This is a long diatribe, but I used it to organize my thoughts, and didn’t want to bore the club. Thought you might be interested in the history and context for topics.
I started out about 5 years ago with a 8W Baofeng HT with a Diamond whip and absolutely no experience (lots of mic fright). My main objective was to be able to listen and talk in case of an emergency (basic EmComm - EQ, Fire, etc.) over a wide area around Issaquah. Unfortunately, I couldn’t communicate on the Fire Repeater because no matter what I did, I couldn’t get a clear transmission. After a lot of experimentation, Google searches, YouTube videos, talking with elmers and time (ESVET), I finally solved the problem with a 50W Yaesu 8900 and a half-wave Diamond Antenna in the attic (I am down to 10W now). It remains my go-to for talking on the Fire Repeater and it works reliably on simplex to Snoqualmie Valley and Seattle. This solved my first objective, and could be a topic for newcomers to the club – how do you put together an effective communication set-up for EmComm. It is not easy, and might take more than one club meeting to cover the scope, especially with the new Issaquah emergency manager at the helm.
Once that was taken care of, new objectives arose. The first was some 5th Saturday drills that focused on the 220 and 10m bands. This led to acquiring a couple of new radios for 220 and HF. As expected, it required a reasonably substantial investment, but that’s OK. Second, at the same time, a desire to be able to send an email to my sister in Utah on RF got me interested in Winlink (another EmComm thing).
After acquiring 220 radios and an Icom 7100 for HF, Winlink took precedence. This led to further, although much less, investment in a TNC, both hardware (Mobilinkd) and software (SoundModem). Again, after a lot of ESVET, I was able to successfully and routinely send emails using packet Winlink. I didn’t invest in a SignalLink, Mobilinkd does everything I need for packet. Eventually Vara FM loomed on the horizon, so after more ESVET, that became a successful and routine process. Now, it is Vara HF, and I am in the middle of the ESVET process. Stay tuned. For the club, we have had an introduction to Winlink and a discussion on Vara, but it might be worthwhile to have something that discusses how to get it working for those who want to do Winlink, but haven’t been able to make it work. If this happens, it would happen much later in the year.
Now, my biggest issue has become HF. I have the radio (7100), but the antenna is paramount, especially because I am in an HOA and have constraints. The ESVET is an order of magnitude higher than the other issues, but, given time, I should be able to come up with a reasonable solution. But, that’s the fun of ham radio. For the club, this topic could cover multiple meetings given the huge variety of antennas available – think practicality, portability, efficiency for QRP, simplicity, compactness, and so on. Given the experience level in the club I think all of these could become elmer topics and could be very beneficial for us newcomers to RF.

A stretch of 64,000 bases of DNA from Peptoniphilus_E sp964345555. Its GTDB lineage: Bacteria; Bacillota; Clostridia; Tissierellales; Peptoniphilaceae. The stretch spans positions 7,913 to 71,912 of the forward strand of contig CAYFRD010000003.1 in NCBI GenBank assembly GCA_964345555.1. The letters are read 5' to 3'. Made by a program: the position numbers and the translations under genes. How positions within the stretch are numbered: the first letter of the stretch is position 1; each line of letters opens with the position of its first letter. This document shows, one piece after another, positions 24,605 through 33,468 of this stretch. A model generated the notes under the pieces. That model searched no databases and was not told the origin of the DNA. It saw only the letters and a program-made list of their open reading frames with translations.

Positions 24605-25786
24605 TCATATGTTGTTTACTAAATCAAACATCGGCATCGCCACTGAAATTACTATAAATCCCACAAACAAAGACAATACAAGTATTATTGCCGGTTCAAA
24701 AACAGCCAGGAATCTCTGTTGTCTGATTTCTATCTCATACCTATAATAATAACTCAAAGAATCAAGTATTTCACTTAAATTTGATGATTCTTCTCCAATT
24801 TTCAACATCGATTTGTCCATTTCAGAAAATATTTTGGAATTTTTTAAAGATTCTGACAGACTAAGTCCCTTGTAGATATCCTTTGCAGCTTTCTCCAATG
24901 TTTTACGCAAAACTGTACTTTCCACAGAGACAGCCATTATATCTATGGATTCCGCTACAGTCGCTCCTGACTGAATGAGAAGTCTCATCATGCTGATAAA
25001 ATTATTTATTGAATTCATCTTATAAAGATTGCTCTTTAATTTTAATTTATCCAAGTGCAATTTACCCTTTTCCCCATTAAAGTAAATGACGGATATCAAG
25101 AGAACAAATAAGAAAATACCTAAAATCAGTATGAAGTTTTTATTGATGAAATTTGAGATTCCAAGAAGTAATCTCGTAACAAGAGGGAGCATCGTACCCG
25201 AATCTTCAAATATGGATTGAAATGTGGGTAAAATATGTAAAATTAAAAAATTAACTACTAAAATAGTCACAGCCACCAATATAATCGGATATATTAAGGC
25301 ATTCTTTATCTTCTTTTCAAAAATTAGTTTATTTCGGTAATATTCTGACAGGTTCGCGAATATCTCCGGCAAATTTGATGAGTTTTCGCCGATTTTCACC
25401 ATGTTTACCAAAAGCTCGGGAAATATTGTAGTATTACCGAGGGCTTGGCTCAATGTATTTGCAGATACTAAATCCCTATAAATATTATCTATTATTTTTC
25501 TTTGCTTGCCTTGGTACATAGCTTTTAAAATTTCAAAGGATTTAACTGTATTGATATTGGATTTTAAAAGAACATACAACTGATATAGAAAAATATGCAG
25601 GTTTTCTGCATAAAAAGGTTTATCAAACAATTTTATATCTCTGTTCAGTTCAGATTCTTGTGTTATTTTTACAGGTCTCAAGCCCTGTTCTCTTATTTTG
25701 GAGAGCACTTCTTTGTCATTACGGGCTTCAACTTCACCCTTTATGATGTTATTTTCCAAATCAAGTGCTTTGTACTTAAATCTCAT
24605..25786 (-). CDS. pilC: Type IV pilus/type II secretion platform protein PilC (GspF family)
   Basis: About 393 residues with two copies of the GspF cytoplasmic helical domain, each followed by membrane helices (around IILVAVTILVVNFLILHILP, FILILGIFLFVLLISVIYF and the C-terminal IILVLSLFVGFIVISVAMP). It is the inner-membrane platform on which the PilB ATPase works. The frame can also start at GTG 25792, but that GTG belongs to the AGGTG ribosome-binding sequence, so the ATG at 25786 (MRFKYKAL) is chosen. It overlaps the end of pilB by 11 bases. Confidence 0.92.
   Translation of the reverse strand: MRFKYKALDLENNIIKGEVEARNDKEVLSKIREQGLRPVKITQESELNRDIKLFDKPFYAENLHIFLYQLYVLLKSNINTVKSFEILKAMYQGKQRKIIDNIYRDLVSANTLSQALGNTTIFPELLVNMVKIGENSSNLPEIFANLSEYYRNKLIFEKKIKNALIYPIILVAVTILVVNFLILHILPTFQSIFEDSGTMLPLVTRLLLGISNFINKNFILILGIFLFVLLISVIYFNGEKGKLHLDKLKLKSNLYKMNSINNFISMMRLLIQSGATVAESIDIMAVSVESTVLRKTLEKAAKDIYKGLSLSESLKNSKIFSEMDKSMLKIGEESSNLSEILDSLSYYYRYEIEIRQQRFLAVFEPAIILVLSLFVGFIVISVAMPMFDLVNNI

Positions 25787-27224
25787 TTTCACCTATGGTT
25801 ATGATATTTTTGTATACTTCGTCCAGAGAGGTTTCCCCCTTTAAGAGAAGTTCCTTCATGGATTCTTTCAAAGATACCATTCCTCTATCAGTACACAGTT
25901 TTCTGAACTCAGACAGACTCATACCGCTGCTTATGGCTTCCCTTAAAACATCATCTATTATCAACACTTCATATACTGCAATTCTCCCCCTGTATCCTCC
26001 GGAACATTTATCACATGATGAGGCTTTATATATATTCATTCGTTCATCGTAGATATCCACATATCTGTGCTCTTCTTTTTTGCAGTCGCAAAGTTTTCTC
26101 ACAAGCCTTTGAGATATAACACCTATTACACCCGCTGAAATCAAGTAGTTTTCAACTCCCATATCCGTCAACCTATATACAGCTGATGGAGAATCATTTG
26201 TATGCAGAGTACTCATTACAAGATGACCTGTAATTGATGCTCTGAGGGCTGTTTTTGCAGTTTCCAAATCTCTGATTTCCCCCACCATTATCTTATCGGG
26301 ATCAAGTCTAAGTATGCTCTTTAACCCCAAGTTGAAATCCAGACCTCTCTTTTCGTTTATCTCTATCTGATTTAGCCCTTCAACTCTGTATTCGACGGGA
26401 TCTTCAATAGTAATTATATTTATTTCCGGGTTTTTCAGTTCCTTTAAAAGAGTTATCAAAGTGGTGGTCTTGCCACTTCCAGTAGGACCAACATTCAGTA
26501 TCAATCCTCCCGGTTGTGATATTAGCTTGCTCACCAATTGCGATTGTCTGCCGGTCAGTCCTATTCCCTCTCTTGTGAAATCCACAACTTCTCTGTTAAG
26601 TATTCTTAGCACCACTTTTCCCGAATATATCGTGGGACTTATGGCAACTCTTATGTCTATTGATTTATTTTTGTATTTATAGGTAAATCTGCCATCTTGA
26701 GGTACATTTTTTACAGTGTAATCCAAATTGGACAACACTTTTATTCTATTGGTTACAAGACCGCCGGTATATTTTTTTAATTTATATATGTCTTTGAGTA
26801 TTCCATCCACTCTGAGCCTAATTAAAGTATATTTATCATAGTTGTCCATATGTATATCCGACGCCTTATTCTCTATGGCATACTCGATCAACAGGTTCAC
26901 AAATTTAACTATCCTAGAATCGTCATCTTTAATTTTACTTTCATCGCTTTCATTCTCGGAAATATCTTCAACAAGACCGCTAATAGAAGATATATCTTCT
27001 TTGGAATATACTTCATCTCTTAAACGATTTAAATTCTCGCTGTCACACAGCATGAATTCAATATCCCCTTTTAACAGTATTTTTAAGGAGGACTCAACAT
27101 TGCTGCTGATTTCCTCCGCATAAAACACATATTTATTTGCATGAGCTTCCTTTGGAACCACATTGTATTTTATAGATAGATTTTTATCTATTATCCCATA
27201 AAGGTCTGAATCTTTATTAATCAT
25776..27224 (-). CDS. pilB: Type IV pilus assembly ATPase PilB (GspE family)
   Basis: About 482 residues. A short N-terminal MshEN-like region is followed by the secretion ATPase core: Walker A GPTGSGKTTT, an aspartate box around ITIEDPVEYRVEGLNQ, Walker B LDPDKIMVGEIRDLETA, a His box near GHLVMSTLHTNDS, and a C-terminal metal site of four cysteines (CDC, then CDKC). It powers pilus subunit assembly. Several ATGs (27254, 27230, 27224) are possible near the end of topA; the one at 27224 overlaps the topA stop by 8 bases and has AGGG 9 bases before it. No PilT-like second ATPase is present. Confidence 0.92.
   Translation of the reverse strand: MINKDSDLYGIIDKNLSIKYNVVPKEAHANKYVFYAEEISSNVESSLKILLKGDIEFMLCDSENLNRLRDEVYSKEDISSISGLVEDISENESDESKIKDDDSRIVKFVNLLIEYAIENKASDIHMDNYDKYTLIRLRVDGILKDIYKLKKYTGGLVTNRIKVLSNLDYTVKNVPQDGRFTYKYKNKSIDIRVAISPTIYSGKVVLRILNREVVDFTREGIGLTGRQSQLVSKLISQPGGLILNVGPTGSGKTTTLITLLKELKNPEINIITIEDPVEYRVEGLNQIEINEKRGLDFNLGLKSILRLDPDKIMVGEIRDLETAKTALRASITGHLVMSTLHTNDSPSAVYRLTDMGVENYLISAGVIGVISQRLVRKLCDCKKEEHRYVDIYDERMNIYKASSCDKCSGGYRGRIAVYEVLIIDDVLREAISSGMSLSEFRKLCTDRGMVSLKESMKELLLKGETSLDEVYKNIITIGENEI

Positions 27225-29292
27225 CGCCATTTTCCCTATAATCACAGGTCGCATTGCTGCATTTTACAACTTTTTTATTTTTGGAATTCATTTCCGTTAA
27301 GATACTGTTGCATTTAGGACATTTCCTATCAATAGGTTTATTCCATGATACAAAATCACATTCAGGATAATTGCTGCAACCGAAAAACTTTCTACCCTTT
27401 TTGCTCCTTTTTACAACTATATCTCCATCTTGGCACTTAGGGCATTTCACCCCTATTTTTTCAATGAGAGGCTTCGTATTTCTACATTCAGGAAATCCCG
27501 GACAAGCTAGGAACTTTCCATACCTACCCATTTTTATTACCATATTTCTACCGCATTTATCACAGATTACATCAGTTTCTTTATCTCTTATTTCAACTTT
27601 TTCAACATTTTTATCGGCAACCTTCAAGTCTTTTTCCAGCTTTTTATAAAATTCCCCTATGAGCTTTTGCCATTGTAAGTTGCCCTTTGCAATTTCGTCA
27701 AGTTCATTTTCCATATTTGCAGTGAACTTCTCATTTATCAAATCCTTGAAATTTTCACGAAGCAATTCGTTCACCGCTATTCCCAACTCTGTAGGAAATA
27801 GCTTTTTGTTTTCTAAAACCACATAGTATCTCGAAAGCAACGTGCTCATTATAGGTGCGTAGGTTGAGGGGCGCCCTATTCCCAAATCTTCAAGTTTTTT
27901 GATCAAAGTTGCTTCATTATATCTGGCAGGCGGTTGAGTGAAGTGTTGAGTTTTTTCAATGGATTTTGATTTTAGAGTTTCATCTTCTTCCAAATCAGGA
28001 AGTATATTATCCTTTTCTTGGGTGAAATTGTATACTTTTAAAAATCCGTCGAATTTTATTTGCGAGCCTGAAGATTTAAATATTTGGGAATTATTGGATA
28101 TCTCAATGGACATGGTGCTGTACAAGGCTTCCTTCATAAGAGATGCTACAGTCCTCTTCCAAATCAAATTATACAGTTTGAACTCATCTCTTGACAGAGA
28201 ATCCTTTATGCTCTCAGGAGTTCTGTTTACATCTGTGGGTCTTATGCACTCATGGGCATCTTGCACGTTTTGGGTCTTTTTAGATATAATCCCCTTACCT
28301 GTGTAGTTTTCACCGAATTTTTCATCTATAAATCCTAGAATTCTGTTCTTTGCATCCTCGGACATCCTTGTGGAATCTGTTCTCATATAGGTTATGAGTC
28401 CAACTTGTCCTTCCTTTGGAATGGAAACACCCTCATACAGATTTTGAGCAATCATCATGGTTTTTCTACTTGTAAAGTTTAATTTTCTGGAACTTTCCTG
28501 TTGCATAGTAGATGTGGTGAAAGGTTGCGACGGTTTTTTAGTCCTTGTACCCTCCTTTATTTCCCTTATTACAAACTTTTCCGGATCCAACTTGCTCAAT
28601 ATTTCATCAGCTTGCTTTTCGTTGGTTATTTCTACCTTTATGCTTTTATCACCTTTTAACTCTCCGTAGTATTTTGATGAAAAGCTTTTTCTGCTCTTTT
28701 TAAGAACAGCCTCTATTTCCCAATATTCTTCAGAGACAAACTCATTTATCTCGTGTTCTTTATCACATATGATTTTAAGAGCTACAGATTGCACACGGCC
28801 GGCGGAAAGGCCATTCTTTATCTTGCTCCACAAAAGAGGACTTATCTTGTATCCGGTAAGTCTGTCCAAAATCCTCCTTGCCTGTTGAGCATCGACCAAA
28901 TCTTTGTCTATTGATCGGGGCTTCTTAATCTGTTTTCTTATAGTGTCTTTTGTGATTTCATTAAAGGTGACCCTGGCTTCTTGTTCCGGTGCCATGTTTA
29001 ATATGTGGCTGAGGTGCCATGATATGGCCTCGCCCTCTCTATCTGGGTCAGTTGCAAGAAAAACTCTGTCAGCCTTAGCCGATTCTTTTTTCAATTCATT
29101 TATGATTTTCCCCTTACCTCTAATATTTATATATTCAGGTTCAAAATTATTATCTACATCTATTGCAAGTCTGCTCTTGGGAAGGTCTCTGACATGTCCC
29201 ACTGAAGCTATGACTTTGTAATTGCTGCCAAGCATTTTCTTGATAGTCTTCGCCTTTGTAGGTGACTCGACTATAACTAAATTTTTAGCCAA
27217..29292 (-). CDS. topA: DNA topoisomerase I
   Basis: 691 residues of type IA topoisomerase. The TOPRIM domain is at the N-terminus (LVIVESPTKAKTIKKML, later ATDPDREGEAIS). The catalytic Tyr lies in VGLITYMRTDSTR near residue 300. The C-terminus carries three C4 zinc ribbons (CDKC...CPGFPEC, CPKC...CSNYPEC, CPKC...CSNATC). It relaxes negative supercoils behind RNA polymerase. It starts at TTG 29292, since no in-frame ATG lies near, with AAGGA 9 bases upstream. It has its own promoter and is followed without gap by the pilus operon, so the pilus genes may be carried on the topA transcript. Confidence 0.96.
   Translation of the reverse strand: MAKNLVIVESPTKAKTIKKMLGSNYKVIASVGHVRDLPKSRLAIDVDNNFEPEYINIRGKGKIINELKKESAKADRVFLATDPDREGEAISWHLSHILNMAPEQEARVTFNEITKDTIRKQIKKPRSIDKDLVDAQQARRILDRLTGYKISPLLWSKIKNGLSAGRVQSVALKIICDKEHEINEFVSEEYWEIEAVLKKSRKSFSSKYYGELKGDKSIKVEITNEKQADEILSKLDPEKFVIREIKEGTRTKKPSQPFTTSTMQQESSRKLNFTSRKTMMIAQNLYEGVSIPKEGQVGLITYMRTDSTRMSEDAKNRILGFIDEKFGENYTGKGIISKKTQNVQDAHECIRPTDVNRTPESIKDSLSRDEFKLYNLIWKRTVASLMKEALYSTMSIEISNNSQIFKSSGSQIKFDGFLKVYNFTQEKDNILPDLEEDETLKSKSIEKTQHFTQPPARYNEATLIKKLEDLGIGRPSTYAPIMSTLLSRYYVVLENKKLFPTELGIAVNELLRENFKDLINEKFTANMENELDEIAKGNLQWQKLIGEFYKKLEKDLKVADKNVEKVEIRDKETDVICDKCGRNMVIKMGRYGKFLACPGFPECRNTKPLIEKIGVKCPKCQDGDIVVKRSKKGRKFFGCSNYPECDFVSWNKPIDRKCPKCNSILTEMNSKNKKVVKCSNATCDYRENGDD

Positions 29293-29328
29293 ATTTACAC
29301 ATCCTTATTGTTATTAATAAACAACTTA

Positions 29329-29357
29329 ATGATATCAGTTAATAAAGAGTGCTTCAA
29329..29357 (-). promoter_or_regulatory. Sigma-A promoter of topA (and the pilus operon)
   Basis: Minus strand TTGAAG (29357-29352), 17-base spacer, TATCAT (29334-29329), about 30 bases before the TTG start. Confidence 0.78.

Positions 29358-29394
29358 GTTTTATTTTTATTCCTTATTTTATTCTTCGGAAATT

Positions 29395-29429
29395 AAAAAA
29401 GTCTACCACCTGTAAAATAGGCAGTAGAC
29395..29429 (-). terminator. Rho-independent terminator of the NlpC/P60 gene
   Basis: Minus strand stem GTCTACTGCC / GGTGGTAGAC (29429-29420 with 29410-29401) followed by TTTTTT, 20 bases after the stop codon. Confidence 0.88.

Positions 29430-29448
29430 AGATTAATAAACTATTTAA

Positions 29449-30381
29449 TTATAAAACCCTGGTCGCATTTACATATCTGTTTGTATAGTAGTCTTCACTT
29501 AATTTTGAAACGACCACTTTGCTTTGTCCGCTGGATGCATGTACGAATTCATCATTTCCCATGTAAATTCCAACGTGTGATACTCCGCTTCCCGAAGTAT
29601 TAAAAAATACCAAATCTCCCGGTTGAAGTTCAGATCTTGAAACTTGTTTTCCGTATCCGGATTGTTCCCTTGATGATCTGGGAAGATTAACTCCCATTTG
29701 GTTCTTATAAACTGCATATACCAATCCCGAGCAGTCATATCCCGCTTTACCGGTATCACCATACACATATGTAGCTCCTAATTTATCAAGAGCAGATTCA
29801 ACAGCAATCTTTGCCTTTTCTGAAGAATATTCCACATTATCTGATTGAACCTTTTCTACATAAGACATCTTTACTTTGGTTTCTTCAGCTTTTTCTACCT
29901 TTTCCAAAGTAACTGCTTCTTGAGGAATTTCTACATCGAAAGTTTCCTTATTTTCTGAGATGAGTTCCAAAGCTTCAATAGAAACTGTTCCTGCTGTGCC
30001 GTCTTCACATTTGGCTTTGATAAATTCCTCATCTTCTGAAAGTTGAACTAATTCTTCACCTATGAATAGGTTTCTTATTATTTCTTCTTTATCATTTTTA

Bottom line, as radio amateurs, we want to communicate with whom we want. However, making it work is not an easy task and, thus, becomes a problem. But, solving these types of problems is what radio amateurs love to do. So, if we could focus our presentations on solving the problems of our members, I think we could be reasonably successful in offering a wide variety of options for members to ESVET for themselves to solve them.
So, what are my problems for which I would like to get options? Here is a short list and they could be either actual presentations or elmer topics.
- Antenna positioning – indoors, attics, outside. Pros and cons for each.
- Antenna complexity – wire, combos, coils, boxes, loops, etc. Ultimately a focus on the compromises or tradeoff issues between efficiency and available space would be nice.
- Antenna weather proofing and coax – what works and what doesn’t
- Antenna grounding and ground planes – I am beginning to understand that these are two different things and should be explained to the new hams
- For Joe, I would be most interested in a push button relay to turn on or off the connection between two wire elements on a sloper or inverted V dipole antenna that can be used for switching between 20 or 40 meters. I think Brad Coston would also be interested in this one. But, Joe, keep it simple 😊.
As mentioned, my main interest is EmComm, and I do plan to put together a program to get the CERTs back up to speed on ham radios which a been dormant during the pandemic. We have bunch with UV-5Rs and they need to start communicating. The thing I want to focus on over the long term here is messaging. I don’t think the club would be all that interested, but for the CERTs, it is probably the most important thing they should know how to do. Stay tuned.
Finally, Mihai, Rod, Brad Coston and I have had several excursions to the field for testing various configurations. I would like to see more of these, probably in the spring to fall timeframe. Basically, a quarterly or bi-monthly IARC/ICST Field Day. This is where the rubber meets the road for amateur radio and more is learned from these than anything I can think of. It would also be a great way to stir interest among new hams and build relationships.
I think that is enough for now, but I suggest we have a serious discussion when Mihai returns in January. Given John in January and Rod in February, I don’t think it would be difficult to put a 2022 program together that would be interesting and fun for all of us